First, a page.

The watershed, which includes Mark West and Santa Rosa creeks and many other smaller streams and wetlands, has been altered significantly over generations by agricultural and urban development.

One result of its transformation is the Laguna now fills with more sediment than it once did, at times hampering its ability to drain floodwaters into the Russian River.

“If this happens over a very long period of time — we’re talking hundreds of years — that eventually will get to a point where it could back up drainage back into Santa Rosa, Cotati and Rohnert Park,” said Mike Thompson, assistant general manager of the county Water Agency. “This is well beyond our lifetimes, but if it keeps filling up like that, the storage and flood protection of the Laguna that naturally occurs is being taken away.”

Armed with $517,000 in state grant funds, the Water Agency and other groups expect to spend the next three years developing a comprehensive restoration plan for the watershed. Project partners include the San Francisco Estuary Institute and the Laguna de Santa Rosa Foundation.

Read more at: Sonoma County to spearhead plan to restore Laguna de Santa Rosa watershed | The Press Democrat

Filed under Agriculture/Food System, Habitats, Land Use, Water, Wildlife

Dry Creek Rancheria seeks to restore Russian River tributary for fish, water supply

J.D. Morris, THE PRESS DEMOCRAT

Tucked away among rolling green hills off the road leading up to the River Rock Casino near Geyserville, a once-beleaguered creek is springing back to life.

Situated at the bottom of a slope ravaged by a landslide in the 1980s, part of the creek bed and its immediate surroundings were for years covered with asphalt and used for parking. Now, with recently planted shrubs and trees taking root, the area is a testament of what could be in store for the entire mile-and-a-half-long waterway running through the Dry Creek Rancheria and into the Russian River.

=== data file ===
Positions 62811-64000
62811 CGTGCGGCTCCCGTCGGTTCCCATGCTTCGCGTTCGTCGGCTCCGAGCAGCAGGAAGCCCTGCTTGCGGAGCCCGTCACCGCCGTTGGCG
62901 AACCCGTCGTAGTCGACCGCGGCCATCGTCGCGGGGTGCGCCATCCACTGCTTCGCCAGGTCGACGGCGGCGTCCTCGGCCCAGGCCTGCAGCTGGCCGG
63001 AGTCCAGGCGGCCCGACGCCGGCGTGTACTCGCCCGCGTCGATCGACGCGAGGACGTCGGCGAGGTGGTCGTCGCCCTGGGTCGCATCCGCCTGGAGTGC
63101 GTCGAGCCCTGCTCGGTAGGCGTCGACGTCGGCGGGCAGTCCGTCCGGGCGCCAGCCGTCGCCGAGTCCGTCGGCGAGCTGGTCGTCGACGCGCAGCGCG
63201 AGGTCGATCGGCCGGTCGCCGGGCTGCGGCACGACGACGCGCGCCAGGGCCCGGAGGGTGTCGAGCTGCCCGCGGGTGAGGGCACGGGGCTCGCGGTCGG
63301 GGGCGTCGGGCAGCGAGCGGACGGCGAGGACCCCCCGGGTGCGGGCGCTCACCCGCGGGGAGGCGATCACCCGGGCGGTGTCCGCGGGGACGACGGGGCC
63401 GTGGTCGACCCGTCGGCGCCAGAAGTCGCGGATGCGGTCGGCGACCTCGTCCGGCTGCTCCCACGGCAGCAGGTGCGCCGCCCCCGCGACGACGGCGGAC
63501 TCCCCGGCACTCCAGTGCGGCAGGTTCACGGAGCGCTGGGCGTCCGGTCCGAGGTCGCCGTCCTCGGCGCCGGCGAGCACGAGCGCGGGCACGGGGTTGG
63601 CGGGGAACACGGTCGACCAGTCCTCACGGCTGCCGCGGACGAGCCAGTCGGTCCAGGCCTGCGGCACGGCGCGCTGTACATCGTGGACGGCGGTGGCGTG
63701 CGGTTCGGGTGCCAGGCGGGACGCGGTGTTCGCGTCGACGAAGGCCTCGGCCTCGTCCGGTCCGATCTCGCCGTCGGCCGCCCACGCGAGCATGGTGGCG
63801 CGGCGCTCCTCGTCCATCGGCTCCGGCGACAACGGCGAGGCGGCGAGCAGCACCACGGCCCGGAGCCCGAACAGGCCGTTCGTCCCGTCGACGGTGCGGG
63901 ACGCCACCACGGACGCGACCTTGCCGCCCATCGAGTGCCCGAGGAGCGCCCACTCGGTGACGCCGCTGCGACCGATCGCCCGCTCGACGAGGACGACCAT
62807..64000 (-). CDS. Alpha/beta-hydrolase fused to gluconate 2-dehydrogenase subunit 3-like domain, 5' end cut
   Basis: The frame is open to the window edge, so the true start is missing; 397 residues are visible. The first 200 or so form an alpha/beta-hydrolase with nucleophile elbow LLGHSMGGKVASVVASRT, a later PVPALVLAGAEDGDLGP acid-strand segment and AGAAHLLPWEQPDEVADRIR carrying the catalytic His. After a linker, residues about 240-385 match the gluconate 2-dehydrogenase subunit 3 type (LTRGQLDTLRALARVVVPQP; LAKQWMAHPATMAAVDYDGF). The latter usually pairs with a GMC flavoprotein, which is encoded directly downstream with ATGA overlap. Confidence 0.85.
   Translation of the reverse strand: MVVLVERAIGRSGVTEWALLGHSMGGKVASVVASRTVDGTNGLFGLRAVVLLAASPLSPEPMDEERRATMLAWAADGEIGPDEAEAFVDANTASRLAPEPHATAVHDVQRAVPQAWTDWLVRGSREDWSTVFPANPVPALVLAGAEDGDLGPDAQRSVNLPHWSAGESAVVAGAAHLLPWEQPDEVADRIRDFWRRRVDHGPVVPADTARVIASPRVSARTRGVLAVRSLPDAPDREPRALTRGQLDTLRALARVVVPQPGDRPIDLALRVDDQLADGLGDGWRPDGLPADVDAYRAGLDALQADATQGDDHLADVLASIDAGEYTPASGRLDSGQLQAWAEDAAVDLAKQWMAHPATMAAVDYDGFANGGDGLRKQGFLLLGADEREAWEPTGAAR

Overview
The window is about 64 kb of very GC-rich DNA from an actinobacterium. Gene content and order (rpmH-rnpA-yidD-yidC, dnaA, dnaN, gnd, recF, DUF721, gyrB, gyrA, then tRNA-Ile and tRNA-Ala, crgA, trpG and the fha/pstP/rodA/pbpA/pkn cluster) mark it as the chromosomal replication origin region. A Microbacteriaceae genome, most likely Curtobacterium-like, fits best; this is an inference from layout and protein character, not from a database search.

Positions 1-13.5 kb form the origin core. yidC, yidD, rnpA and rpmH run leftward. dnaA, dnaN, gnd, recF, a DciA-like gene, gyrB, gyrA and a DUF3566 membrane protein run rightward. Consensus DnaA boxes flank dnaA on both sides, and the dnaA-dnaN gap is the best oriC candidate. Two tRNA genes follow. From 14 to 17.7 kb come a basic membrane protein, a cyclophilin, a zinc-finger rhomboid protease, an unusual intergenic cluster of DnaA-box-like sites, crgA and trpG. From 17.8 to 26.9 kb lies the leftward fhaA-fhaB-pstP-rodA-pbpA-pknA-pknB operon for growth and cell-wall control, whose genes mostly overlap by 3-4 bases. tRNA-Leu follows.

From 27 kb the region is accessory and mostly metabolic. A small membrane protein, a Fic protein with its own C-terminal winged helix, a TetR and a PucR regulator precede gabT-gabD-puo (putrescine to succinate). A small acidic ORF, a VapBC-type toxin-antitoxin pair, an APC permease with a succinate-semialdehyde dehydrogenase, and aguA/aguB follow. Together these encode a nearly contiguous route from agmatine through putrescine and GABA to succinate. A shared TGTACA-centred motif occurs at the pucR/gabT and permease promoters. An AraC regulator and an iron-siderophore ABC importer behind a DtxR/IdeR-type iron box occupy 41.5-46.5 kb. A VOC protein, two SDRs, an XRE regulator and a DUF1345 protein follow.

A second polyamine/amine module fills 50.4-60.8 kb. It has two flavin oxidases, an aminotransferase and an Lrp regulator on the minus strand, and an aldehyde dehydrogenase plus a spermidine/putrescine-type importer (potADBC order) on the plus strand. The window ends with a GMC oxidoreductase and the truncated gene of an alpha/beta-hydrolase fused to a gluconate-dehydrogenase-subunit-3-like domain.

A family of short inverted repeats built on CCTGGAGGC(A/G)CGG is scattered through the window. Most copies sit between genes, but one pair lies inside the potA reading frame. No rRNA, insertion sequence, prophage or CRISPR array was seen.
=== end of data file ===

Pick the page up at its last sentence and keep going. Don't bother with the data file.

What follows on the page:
The Dry Creek Band of Pomo Indians has already begun restoring one segment of the creek and applied for about $3.5 million in state grant funding to extend its work to the rest of the unnamed tributary to the Russian River. The tribe hopes to make the creek more hospitable to steelhead trout, a threatened species, while improving the health of the Russian River watershed and fortifying the water supply.

“Of course it’s important for us to be good stewards of this land,” said David Delira, the tribe’s public works manager. “Our stumbling block has always been funding.”

The tribe’s creek restoration dovetails with another project, on Dry Creek, where the tribe has been involved with efforts led by the Sonoma County Water Agency to restore a six-mile stretch of fish habitat, a multimillion dollar bid to ease effects tied to dam development and other human-caused harm to Russian River salmon and steelhead.

Read more at: Dry Creek Rancheria seeks to restore Russian River tributary for fish, water supply | The Press Democrat

Filed under Water, Wildlife

River float brings ideas to surface

Tony Landucci, SONOMA WEST TIMES & NEWS

Almost 100 people took part in the Splash Mob event over the weekend, the conclusion of a nine day trip down the Russian River, starting at Lake Mendocino. Conservation nonprofit LandPaths and Russian Riverkeeper hosted the Headwaters to Ocean Descent with Supervisor James Gore.

In the cool morning air at the beach in Monte Rio the first half of the two-day Splash Mob launched kayaks and several canoes into the chilly water as vacationers and beach goes watched. On Sunday, many faces were familiar but new people replaced the ones who could not ride for the whole paddle.

The stream of about 40 boats cruised the water down to Casini Ranch  Family Campground in Jenner where many camped before the final day of paddling to mouth of the river. While the trip was almost entirely manageable for beginners, strong winds pushed back on paddlers as they powered their way under the Coast Highway bridge near where Highways 1 and 116 meet. The day went without incident and everyone made it to the shore safely.